Tuesday, 26 October 2010

New House... New Bookshelves

A new house... and new bookshelves to fill. What a treat in store. Several years ago I met A.A. Gill who told me about the person he had coming in to organise his library for him. It was a job of which I hadn't heard, but one I fondly thought I might be good at.

Perhaps surprisingly, given this vague hope (I don't think AA would appreciate it, anyway), I made a desultory attempt in our old flat to organise my books by the colour of their spines. It's a pretty silly idea in retrospect, especially since I only ever managed to do about a third of them, but what I liked about it was the randomness of how the books fell into place: a particular favourite was one of Jilly Cooper's early heroines, Harriet or Emily, all soft-focused, girlish romanticism, next to Nicholson Baker's pretentious ode to literary eroticism (or was it pornography?), The Fermata. Also, in finding a book, I had to remember where it was geographically on the shelves - a game as good for the memory surely as pelmanism.

Everywhere I've lived, I've had the problem of not quite enough shelves. When Michael Holroyd and Margaret Drabble put their house up for sale a few years ago, one of the things considered notable by the selling agent was the yards and yards of shelf space. With a great deal of flair-filled drilling and many bustling visits to the local hardware store, my father put up a wall of shelves for me in a cottage I rented on the Welsh borders some years ago. It was a huge success for some months... until I went away on holiday and returned to find my sitting room floor covered in a sea of books and the shelves collapsed.

Here's no different. It's a big house, but the shelves are more for display than use. Still, limitations aren't a bad thing. I'm trying to think of having to choose which books I really need out, and which can be piled at the back of a cupboard, as like choosing a capsule wardrobe: the skill will be all in the editing.

I'm definately going to sort them by author and into fiction and nonfiction categories, though. At least I think that's how I'll do it. I worry a little that having them organised will detract something from searching for a book, like mini-cab drivers with tom-toms who have unlearned all their navigational skills, and I'll be sad to lose happy mixed marriages like that of Jilly Cooper and Nicholson Baker, but the merits of knowing where a book should be and being able to find it instantly will outweigh all that.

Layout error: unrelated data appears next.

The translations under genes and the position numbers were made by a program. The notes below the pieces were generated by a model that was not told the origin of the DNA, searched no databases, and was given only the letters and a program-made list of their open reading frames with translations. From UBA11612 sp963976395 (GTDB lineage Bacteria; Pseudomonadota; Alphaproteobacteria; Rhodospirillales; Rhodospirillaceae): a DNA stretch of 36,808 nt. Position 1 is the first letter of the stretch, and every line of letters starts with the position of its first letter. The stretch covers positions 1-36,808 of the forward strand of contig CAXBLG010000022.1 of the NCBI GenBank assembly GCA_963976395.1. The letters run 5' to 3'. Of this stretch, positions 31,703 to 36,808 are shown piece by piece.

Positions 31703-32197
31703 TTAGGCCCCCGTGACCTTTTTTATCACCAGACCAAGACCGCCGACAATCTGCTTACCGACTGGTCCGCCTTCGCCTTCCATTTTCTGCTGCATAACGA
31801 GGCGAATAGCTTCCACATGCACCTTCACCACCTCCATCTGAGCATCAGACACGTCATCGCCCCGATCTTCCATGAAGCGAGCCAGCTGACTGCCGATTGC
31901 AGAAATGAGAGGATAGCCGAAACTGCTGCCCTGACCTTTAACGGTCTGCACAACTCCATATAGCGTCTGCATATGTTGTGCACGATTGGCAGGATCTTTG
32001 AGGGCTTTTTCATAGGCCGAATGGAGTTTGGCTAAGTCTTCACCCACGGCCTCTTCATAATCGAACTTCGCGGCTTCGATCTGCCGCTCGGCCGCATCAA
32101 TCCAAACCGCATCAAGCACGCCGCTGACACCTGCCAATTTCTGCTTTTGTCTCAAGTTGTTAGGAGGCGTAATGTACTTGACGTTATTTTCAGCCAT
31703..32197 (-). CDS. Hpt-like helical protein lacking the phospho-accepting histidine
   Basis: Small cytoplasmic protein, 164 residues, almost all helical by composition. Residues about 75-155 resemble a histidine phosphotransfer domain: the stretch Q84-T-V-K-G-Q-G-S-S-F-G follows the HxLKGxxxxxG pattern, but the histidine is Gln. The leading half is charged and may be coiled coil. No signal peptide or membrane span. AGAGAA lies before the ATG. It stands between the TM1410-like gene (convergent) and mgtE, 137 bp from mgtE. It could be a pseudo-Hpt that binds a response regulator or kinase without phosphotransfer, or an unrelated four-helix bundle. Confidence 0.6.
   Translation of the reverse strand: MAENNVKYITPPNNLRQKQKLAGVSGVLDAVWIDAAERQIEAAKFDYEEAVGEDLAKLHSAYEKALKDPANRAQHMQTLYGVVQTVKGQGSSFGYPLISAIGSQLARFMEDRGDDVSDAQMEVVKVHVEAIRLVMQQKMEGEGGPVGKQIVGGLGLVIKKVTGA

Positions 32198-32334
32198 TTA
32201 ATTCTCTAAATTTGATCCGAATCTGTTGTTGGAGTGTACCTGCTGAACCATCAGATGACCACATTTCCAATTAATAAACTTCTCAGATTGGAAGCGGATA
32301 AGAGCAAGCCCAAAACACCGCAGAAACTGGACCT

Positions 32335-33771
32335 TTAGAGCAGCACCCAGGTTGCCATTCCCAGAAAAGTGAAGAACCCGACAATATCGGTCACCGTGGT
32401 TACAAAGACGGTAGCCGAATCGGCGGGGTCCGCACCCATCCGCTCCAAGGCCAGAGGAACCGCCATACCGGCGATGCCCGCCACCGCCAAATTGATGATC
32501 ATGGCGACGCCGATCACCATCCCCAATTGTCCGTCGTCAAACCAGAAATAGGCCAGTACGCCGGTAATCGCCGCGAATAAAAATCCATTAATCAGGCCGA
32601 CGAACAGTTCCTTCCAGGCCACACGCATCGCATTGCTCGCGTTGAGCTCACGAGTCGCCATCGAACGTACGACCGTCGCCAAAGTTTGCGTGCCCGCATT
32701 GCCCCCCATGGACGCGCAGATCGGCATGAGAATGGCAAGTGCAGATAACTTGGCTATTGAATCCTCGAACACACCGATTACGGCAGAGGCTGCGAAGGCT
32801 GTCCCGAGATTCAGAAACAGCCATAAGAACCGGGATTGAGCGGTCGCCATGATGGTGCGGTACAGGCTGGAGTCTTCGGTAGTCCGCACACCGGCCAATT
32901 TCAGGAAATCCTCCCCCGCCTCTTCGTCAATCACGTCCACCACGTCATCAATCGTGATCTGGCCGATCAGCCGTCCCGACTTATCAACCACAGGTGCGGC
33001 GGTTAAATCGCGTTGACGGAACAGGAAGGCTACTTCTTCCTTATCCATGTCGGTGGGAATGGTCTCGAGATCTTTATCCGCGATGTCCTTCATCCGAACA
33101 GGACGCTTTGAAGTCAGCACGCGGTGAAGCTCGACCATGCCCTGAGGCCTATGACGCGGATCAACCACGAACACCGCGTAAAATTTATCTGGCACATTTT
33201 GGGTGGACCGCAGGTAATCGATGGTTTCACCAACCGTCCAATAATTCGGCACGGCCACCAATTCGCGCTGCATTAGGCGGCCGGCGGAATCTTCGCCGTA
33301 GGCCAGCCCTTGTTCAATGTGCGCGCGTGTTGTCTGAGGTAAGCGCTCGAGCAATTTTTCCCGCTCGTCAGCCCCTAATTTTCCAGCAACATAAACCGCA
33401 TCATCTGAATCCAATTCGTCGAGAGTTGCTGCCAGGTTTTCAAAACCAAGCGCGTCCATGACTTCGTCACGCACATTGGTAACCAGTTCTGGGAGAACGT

Tuesday, 5 October 2010

Scratch + Sniff

The other day I ventured across London to The Book Club in Shoreditch to provide a bit of historical context to a stunningly original way of thinking about - well, about loads of things: history, culture, gender - and last but not least, scent.

It's an event called Scratch + Sniff, compered by the fabulously named Odette Toilette. The theme for the evening was the 1920s - a time when synthetics took over the perfume world, rendering classics like cologne and rose and lavender water hopelessly old-fashioned. Modern men and women in the 1920s wanted to smell like cigarette smoke, aeroplane fuel, leather, imaginary flowers - even each other. Famously, Charlie Chaplin wore Mitsouko - one of the few 1920s fragrances still easily available today, a potent oriental that today is seen as a woman's fragrance.

My favourite was Habanero (I think), which was created to drop onto cigarettes like a room fragrance, though I think Odette told me in one of our talks before the evcnt that the perfumers were trying to make a smell that evoked Cuban maidens rolling cigars on their virginal thighs. There were bowls of coffee beans on the able to smell when you got nasal overload, the olfactory equivalent of crackers at a wine tasting.

The best thing about the night was the way it provoked conversation, and made you think anew both about what you were smelling and why you responded to it as you did. One especially celebrated 1920s scent made almost everyone think of vintage shops, but in a good way - it was the most popular on the night. The scent was intended to recreate the smell of a brothel.

I haven't got out much over the past few years (as the fact that Shoreditch is foreign territory to me proves), but I can't remember when I was last in a room so buzzing with common interest and enthusiasm, and wonder at experiencing something new. Somehow looking at things through the prism of scent gives new shape to them - the 1920s is a relatively obvious one, but upcoming topics include the Movies, Scent & Creativity, and Scent and Masculine Identity. Bravo Odette Toilette.